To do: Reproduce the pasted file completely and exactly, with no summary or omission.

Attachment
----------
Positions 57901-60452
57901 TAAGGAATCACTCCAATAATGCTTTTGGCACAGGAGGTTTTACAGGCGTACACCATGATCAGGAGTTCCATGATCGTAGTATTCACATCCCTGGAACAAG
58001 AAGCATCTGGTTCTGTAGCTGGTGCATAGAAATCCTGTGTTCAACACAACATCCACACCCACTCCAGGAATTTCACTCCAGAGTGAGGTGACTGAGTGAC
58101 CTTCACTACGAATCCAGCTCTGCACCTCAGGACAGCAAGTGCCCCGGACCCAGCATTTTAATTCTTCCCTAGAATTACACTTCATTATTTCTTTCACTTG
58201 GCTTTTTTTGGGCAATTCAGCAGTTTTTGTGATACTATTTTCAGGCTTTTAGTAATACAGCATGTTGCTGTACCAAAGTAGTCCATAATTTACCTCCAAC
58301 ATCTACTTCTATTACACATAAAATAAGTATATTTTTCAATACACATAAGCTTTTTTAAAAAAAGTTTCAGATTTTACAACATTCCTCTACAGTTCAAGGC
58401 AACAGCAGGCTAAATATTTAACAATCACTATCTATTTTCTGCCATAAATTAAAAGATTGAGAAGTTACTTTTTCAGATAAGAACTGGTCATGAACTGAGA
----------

Positions 57901-60452
57901 TAAGGAATCACTCCAATAATGCTTTTGGCACAGGAGGTTTTACAGGCGTACACCATGATCAGGAGTTCCATGATCGTAGTATTCACATCCCTGGAACAAG
58001 AAGCATCTGGTTCTGTAGCTGGTGCATAGAAATCCTGTGTTCAACACAACATCCACACCCACTCCAGGAATTTCACTCCAGAGTGAGGTGACTGAGTGAC
58101 CTTCACTACGAATCCAGCTCTGCACCTCAGGACAGCAAGTGCCCCGGACCCAGCATTTTAATTCTTCCCTAGAATTACACTTCATTATTTCTTTCACTTG
58201 GCTTTTTTTGGGCAATTCAGCAGTTTTTGTGATACTATTTTCAGGCTTTTAGTAATACAGCATGTTGCTGTACCAAAGTAGTCCATAATTTACCTCCAAC
58301 ATCTACTTCTATTACACATAAAATAAGTATATTTTTCAATACACATAAGCTTTTTTAAAAAAAGTTTCAGATTTTACAACATTCCTCTACAGTTCAAGGC
58401 AACAGCAGGCTAAATATTTAACAATCACTATCTATTTTCTGCCATAAATTAAAAGATTGAGAAGTTACTTTTTCAGATAAGAACTGGTCATGAACTGAGA